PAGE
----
HR & Management
School leavers are not ready for business
4 min read
23 August 2012
No surprise the skills-gap is widening: graduates fail in the basic skills needed to hit the working-ground running.
With thousands of GCSE students due to get their results this week, education is the talk of the town again. Between those who will spend their next few years at university and those who are starting the working life straight away, entrepreneurs look at the school leavers and know one thing: they’re not ready for business.
Eight in ten businesses believe that more needs to be done to prepare students for employment, according to research by the Federation of Small Businesses (FSB). The skills-gap is too palpable across the UK.
It is a shame: some 59 per cent of survey respondents reported that their young 16 to 17-year-old employees suffered from poor literacy skills. Numeracy was also judged to be poor by 55 per cent and 56 per cent said communication skills fell short.
Not only this, but 77 per cent also found that school leavers’ general business awareness was poor.
The lack in basic skills essential for entering the working life proves once again that the current education system fails to merge work experience with teaching. As a result, graduates find it hard to apply the theoretical skills learned at school in the working world.
In a recent conversation with Real Business, technology pioneer and CEO of UKFast, Lawrence Jones, spoke about the absence of teaching applicable skills at UK schools. Why is business awareness not part of the agenda? Why does the maths agenda not include accounting skills? Why are we failing to teach students basic programming skills to prepare them for the digital environment?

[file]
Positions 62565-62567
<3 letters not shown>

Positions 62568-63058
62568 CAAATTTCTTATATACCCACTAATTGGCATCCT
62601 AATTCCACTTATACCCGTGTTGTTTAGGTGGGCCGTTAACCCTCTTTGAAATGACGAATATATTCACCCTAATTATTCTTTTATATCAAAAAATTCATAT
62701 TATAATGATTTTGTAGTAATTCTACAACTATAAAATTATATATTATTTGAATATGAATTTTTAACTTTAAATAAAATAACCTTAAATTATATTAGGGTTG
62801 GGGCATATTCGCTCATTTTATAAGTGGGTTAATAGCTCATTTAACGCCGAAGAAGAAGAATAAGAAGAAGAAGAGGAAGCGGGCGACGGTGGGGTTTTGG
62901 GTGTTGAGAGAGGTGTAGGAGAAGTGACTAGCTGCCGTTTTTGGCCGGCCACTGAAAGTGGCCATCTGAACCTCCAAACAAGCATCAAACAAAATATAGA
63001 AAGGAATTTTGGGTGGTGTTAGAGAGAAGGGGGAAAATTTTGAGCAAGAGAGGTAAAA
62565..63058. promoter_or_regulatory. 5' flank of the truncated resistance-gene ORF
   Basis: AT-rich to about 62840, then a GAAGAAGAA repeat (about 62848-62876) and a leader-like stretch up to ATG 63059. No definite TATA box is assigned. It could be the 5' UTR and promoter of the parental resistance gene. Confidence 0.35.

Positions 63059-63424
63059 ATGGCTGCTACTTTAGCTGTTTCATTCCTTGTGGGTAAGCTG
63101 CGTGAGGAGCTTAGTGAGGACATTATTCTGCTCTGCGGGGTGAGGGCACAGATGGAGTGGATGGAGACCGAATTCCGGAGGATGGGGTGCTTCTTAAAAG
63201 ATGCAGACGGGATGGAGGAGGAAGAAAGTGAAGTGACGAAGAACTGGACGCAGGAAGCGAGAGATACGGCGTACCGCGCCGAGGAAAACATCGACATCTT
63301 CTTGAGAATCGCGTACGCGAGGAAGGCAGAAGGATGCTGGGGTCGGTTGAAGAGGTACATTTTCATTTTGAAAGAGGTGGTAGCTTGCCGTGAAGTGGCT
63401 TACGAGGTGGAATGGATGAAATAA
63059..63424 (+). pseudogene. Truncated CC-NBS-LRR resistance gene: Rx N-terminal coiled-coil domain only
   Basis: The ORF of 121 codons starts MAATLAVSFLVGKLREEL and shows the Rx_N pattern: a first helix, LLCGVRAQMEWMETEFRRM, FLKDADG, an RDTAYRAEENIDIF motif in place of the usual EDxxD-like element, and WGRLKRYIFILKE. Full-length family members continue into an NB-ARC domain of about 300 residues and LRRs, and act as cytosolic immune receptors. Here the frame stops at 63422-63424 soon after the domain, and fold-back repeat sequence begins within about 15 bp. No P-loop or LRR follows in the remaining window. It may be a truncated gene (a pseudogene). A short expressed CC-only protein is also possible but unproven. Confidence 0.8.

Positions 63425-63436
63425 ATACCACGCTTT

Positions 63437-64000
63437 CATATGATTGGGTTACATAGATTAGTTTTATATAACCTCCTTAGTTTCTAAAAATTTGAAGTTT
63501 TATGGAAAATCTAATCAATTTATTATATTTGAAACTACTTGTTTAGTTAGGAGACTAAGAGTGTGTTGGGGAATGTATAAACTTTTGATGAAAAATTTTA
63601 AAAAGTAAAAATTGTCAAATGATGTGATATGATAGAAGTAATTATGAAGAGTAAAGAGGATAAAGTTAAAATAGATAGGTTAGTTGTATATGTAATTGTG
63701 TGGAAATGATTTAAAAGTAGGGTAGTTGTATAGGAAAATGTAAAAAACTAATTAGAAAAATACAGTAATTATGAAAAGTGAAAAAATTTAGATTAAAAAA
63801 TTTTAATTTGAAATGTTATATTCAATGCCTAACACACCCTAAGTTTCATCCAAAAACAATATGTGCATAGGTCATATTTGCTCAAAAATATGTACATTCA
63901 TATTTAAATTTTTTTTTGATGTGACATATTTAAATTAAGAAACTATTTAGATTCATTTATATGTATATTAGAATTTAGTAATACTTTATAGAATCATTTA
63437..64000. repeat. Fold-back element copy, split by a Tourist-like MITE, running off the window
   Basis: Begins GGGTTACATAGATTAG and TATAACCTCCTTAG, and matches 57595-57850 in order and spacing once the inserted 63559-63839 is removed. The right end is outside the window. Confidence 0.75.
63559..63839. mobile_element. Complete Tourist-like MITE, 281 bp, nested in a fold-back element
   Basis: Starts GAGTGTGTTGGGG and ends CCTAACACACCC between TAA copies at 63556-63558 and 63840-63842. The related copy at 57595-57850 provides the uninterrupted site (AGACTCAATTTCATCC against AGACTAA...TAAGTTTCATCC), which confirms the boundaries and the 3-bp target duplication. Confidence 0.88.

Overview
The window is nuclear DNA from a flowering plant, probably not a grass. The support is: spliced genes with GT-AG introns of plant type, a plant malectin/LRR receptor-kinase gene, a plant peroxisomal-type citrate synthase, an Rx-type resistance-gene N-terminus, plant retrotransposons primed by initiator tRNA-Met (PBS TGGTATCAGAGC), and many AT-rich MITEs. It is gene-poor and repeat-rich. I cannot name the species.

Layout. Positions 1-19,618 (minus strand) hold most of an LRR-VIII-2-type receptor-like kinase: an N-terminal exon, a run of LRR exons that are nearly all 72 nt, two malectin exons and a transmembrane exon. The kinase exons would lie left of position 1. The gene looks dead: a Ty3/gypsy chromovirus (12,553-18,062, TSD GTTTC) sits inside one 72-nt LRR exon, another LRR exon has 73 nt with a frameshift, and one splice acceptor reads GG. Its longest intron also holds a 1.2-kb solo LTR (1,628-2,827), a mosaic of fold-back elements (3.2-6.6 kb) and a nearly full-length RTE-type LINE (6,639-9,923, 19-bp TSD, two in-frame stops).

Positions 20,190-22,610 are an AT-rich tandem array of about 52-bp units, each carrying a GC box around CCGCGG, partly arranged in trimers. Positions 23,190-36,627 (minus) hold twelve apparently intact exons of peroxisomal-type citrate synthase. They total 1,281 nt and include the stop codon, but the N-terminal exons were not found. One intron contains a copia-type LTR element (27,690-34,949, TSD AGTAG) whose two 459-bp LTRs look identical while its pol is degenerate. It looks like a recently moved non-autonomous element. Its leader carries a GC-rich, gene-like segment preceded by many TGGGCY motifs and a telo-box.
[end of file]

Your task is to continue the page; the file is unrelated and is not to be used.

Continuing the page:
UKFast’s policy is to only hire people who have worked as teenagers. “We only hire people who have at least done a paper-round when they were at school,” said Jones. “The experience you gain from doing that is invaluable – something you can’t teach.”
Jones went on to say that the responsibility to push their children to gain work experience while they’re young lies, to a great part, with the parents. But the schools too are not giving pupils the education they need to hit the ground running as a graduate.
The survey proves that even improving basic literacy and numeracy skills would better prepare young people for work in business. Improving careers guidance and teaching CV writing, time management, problem solving and team working skills would be taking it a step further – although those are basic skills needed for any job.
At the same time, unemployment figures show that not being equipped with the skills above make it tough to compete in today’s job market. Figures last week showed that there are still a million young people in the UK without work.
The question remains how to make sure the core workplace skills are embedded in a student’s education, to tackle not just unemployment, but also the skills-gap that is making so many SMEs in the UK struggle to grow.
John Walker, national chairman of the Federation of Small Businesses, commented in a press release: “These are the skills with which young people need to be equipped with to be successful in today’s tough jobs market. We want to see schools give these skills a higher priority by embedding them in all teaching from an early stage.”
“All schools should be offering work experience to their pupils and engaging with local small businesses to ensure that young people are getting the work-related learning that they need.”